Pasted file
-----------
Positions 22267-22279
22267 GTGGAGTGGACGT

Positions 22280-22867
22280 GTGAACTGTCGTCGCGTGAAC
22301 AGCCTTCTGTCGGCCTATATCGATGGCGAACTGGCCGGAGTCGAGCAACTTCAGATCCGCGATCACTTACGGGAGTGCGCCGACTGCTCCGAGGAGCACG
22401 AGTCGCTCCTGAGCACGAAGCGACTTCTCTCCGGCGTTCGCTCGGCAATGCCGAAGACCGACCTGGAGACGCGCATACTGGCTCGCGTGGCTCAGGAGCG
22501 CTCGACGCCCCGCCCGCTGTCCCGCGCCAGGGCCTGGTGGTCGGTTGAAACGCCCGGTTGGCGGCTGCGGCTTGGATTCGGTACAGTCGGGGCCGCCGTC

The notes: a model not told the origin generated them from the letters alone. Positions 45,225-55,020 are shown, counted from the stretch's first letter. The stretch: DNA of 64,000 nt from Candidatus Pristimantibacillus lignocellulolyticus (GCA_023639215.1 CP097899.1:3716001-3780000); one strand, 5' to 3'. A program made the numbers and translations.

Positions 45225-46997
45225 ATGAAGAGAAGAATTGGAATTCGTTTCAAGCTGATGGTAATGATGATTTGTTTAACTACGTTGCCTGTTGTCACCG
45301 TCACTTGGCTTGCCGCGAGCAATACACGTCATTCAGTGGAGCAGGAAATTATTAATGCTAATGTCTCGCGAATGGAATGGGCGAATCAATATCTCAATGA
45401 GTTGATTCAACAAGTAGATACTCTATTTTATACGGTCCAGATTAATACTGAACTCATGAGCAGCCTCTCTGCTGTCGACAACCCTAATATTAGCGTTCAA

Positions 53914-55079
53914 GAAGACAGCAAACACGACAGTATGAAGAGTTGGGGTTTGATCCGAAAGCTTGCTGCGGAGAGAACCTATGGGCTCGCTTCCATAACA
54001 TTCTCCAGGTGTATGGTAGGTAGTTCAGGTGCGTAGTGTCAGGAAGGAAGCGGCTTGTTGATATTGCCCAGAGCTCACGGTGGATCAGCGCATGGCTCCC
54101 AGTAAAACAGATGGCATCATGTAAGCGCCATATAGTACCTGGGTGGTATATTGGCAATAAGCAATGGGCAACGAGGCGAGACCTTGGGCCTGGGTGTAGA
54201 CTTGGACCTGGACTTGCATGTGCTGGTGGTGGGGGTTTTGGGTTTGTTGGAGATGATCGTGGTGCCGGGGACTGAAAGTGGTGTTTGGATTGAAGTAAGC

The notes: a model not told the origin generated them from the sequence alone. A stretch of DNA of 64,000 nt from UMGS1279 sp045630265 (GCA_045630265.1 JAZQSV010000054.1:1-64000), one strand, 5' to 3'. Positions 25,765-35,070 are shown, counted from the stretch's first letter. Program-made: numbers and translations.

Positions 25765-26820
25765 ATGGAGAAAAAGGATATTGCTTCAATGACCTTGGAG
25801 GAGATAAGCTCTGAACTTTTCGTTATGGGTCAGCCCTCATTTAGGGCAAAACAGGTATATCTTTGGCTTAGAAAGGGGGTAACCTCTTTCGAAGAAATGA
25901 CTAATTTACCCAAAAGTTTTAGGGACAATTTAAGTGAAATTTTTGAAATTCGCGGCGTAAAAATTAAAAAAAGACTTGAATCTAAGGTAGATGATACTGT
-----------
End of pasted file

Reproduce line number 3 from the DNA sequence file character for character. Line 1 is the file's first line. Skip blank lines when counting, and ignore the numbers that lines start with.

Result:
Positions 22280-22867